STR

474

$165.00

Whipple Ranch

Hiko

2

Blk

STR

515

$155.00

Donald Quintero

Schurz

10

Blk

STR

539

$159.00

Steve & G Medlin

Alamo

42

Blk

STR

542

$159.50

Tyson Torvik

Fallon

6

Mix

STR

546

$156.00

Lazy D Livestock

Pioche

36

Mix

STR

548

$158.75

Lester Debraga

Fallon

2

Blk

STR

565

$157.00

Dellis Bone

Reno

14

Mix

STR

609

$138.00

Steve & G Medlin

Alamo

20

Mix

STR

624

$136.50

Ira or M Renner

Spring Creek

25

Mix

STR

627

$138.00

Susan & David Kern

P Valley

17

Mix

STR

646

$131.00

Jersey V Cattle Co.

Winnemucca

3

Mix

STR

648

$135.00

Peraldo Bros.

Fallon

7

Blk

STR

788

$126.00

Blake & D Lambert

Winnemucca

3

Blk

STR

822

$118.00

www.progressiverancher.com

Sales Results from January 19th Feeder and Bred Cow Sales

NEXT Feeder SALE

February 16th 2017 Starting at 11:30am

Mark your calendar early for March 16th 2017 Feeder Sale starting at 11:30am

Buyers are still looking for good quality calves. We had over 2300 come through our sale in January. Thanks again to all the buyers and sellers! For all of your animal health needs see us at

Nevada Livestock Vet Supply LLC 131 Industrial Way Fallon NV 89406

Store Hours M-F 8:00 til 5:00 Store # 775-423-3038 After hours # 775-624-4996 The Progressive Rancher

Seller

City

#

Desc

Type

Weight

Price CWT

Whipple Ranch Star Bar Cattle Crawford Cattle Co. Demar Dahl Wayne Hage Fork Over Ranch Marvin Casey Donald & K Quintero Jake & L Dempsey

Hiko Yearington Win Fallon Tonopah Lovelock Denio Schurz Win

7 6 8 28 12 5 5 4 7

Blk Blk Mix Blk Mix Mix Blk Blk Mix

STR STR STR STR STR STR STR STR STR

826 856 856 863 398 430 493 510 531

$118.00

Branton Genco Aaron & D Williams Lequerica Bros. Wayne Hage Crawford Cattle Co. Ray & James Jensen C V Horse & Cattle Kirk Mader Fred Rogne Bruce Ranch

Alamo Fallon Arock Tonopah Win Tonopah Ely Orovada Fallon J Valley

11 6 10 9 9 2 19 14 2 15

Mix Mix Mix Mix Mix Mix Blk Blk Blk Blk

STR STR STR STR STR STR HFR HFR HFR HFR

544 553 588 642 646 703 344 376 378 411

$150.00

Etchegara Tao Masterjuan C V Horse & Cattle

Eureka J Valley Ely

5 4 14

Blk

HFR HFR HFR

423 426 435

$150.00

JWF Ranching Ronald & D Cerri Tyson Torvik Tao Masterjuan Bell Ranch Dale Barrett Martin Bunyard John Bunyard Lazy D Livestock Crawford Cattle Co. Seven Dot Cattle Co. Pinson Ranch Bell Ranch Casey Kiel Seven Dot Cattle Co. Pinson Ranch Wesley Viera Juniper Mountain Bruce Ranch El Torito Juniper Mountain Lazy D Livestock Peter & Kathy Marvel Crawford Cattle Co.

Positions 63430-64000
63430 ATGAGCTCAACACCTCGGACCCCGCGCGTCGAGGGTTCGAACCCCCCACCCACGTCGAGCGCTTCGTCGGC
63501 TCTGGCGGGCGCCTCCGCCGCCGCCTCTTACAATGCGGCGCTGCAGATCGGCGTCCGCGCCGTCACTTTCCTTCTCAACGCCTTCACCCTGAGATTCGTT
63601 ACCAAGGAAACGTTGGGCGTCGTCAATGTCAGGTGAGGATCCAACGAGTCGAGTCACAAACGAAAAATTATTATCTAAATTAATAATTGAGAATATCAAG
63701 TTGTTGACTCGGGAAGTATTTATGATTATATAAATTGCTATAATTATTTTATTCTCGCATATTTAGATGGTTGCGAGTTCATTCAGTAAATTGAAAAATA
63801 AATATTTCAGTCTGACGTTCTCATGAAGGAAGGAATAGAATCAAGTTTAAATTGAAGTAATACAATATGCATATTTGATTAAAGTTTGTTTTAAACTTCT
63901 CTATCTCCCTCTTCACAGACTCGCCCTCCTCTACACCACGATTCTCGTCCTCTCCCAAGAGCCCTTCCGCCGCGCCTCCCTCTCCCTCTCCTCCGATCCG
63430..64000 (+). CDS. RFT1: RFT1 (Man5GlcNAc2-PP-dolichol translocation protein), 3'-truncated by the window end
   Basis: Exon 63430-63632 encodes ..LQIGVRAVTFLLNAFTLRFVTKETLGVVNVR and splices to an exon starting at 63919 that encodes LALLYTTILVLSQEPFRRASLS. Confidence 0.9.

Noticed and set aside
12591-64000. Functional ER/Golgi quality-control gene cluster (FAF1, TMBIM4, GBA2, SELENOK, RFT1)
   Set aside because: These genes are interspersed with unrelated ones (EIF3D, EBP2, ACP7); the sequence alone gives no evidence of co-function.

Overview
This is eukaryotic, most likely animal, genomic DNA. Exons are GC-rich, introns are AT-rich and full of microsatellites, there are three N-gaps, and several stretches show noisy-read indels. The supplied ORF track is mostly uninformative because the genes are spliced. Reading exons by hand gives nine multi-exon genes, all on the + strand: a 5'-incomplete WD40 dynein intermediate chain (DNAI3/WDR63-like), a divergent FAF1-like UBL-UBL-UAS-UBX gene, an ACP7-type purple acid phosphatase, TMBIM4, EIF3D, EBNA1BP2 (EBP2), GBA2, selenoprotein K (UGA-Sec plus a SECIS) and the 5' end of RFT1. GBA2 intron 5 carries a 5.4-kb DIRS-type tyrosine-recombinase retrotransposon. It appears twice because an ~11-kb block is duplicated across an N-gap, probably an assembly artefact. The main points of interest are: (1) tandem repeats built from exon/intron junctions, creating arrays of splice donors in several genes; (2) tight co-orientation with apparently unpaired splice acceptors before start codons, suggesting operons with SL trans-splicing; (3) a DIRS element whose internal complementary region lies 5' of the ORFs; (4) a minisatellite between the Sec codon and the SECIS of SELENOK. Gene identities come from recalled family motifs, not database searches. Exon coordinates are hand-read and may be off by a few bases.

Cr Valley Orovada Fallon J Valley P Valley J Valley Fernley Cedarvillee Pioche Win Golconda Golconda P Valley Lovelock Golconda Golconda Fallon Fallon J Valley Fallon Fallon Pioche P Valley Win

10 8 7 7 20 25 1 7 7 18 22 5 30 15 36 8 6 4 2 6 4 8 6 4

Blk Blk Mix Blk Blk Blk Blk Blk Mix Mix Mix Mix Blk Blk Mix Mix Blk 3-4yr 3-4yr BrkMo 3-5yr BrkMo BrkMo CHAR

438 446 469 497 501 501 504 504 514 594 611 613 614 689 696 697 779 1128 1318 1669 1060 1231 1383 1149

$143.00 $149.00 $141.00 $136.00 $130.00 $133.00 $134.00 $134.00 $132.00 $125.00 $125.50 $125.50 $126.00 $124.00 $122.75 $122.75 $108.50 $1,480.00 $1,620.00 $1,280.00 $1,210.00 $940.00 $910.00 $1,270.00

Lazy D Livestock

Pioche

7

SHTSLD

HFR HFR HFR HFR HFR HFR HFR HFR HFR HFR HFR HFR HFR HFR HFR HFR HFR PAIR PAIR PAIR Bred Bred Bred BredHFR Bred

1382

$985.00

Blk Blk

$120.25 $121.50 $122.25 $154.00 $159.00 $159.00 $150.00 $148.00 $145.00 $141.00 $137.00 $137.50 $122.00 $155.00 $154.50 $149.00 $151.00 $148.00 $152.50

Consign Early - Call Jack Payne 775-225-8889 Carey Hawkins 208-724-6712 February 2017 15 


CHECKOFF NEWS: National Ibotta Campaign Launches, Featuring Beef Rebates in Nevada and Nationwide

I